25 kW$70,250$51,985

The solar tax credit reduces your cost by 26% simply for installing a solar energy system, saving you thousands of dollars for going solar. Costs can depend on your state, so it’s best to compare prices with various providers in your area to make sure you’re getting the best deal.

What can solar energy be used for?

The sun makes plants grow, causes the wind to blow, and affects the temperature across the globe. It can also power your household appliances, your cell phone, and your air conditioning. Solar can be used to:

  1. Provide electricity for homes and businesses – a solar system installed on rooftops can power the entire establishment.
  2. Heat your water – solar panels absorb heat and then transfer it into a water tank. This can be your home water or even your swimming pool.
  3. Heat your home or business – solar space heating systems paired with forced hot air systems can heat homes.
  4. Provide light within your home or business (one of the most common uses) solar lighting is present in homes, streetlights, and road signs.
  5. Charge portable batteries – portable solar PV chargers can be used for charging your portable electronics such as your cell phone.
  6. Power your method of transportation – solar power has been used to power buses, trains, and airplanes. Though not widely available, solar-powered cars are in the works. In 2015, we worked with UAH to solar power some of their golf carts.

With the potential to power your everyday necessities, solar energy has the potential to power your future.

Why isn’t solar power more widely used?

Solar energy is not a new concept, but even just a few years ago, it could be expensive to implement and not readily available to many people. However, now, many families across the U.S. and the rest of the world have converted to using solar energy as their primary source of energy. Solar energy is becoming more widely used as time progresses and prices continue to drop.

The advantages that come with using solar energy include:

  • We can’t run out of solar energy, making it a renewable source that we will always have available.
  • What you pay for energy will drop, how much depends on the size of your solar system.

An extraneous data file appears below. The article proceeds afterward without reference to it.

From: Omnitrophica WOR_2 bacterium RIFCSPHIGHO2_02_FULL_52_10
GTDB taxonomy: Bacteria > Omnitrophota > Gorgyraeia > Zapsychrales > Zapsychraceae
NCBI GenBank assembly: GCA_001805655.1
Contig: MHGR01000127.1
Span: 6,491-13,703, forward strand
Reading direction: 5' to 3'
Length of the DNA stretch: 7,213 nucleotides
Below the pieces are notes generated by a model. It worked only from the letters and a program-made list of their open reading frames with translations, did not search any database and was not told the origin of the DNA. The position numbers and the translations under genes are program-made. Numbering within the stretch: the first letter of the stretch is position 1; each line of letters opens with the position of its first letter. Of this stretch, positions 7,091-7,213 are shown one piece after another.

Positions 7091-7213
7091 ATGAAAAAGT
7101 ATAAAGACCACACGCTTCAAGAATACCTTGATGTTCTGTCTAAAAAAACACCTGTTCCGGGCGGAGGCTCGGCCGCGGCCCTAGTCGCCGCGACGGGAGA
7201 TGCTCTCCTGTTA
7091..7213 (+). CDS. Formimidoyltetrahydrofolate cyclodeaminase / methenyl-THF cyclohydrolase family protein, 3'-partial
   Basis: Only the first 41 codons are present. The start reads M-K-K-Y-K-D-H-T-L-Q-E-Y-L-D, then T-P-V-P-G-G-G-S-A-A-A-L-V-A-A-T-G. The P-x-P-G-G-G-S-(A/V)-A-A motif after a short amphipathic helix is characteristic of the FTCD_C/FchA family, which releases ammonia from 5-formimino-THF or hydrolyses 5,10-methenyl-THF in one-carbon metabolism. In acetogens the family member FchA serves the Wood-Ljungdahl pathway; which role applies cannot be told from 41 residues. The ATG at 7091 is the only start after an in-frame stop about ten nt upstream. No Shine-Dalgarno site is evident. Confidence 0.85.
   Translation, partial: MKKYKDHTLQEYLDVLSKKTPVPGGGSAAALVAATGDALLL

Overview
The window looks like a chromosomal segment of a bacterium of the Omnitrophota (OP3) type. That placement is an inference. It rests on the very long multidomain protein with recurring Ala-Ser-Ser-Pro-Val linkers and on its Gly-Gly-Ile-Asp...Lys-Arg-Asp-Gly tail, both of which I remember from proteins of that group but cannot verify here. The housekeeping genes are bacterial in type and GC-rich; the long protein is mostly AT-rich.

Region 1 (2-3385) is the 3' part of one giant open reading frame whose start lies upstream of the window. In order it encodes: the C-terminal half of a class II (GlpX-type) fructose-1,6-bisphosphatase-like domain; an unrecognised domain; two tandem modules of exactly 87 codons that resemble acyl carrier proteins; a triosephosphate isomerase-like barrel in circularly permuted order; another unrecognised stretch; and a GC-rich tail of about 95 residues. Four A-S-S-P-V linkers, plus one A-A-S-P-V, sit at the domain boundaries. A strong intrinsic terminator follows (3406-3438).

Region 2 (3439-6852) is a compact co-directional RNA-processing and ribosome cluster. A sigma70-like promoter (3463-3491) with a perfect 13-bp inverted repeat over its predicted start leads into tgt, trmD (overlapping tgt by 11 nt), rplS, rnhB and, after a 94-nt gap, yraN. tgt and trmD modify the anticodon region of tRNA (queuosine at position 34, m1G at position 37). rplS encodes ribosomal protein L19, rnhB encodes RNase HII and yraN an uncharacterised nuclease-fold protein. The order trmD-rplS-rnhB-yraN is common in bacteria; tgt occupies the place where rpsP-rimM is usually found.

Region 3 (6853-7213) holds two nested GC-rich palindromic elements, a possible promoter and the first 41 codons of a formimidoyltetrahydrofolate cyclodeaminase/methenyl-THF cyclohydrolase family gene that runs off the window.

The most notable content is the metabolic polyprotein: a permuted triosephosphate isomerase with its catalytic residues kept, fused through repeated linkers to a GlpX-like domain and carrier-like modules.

• You can generate electricity and heat, making its uses diverse.
  • Maintenance is cheap and easy. It’s as simple as cleaning the panels a few times a year.
  • Improvements are consistently being made to current solar energy systems in the industry.
  • Solar panels typically last for about 25 to 30 years, or even more.
  • Solar energy is more optimal for the environment.
  • While solar energy may cost more starting out, there are tax credits that lower the prices.

The disadvantages that come with using solar energy include:

  • The upfront or initial cost can be high—paying for the panels, inverter, batteries, wiring, and installation.
  • Solar energy is dependent on the weather, and you may need batteries to smooth out your production or save it for later.
  • Adding battery storage makes a system more expensive.
  • You may need more solar panels than you have available space.
  • There is some pollution that comes with the initial manufacturing process of the solar panels.

Who can benefit from solar energy?

Everyone can benefit from the use of solar energy. You don’t have to live on a sunny beach to benefit from the energy that the sun provides for us, nor will you be without if you live in a cloudy region. As long as solar energy systems are properly manufactured and placed, the risks fall far below that of the non-renewable energy the world uses now.

What is the reality of solar energy?

Solar energy has proved to be abundant and is becoming more popular as years progress. Solar pollutes far less, is energy efficient, and saves money. There are many misconceptions about using a solar energy system that have caused people to avoid it, but with our help and determination to teach you about renewable energy, we can move past those misconceptions and implement a clean energy future.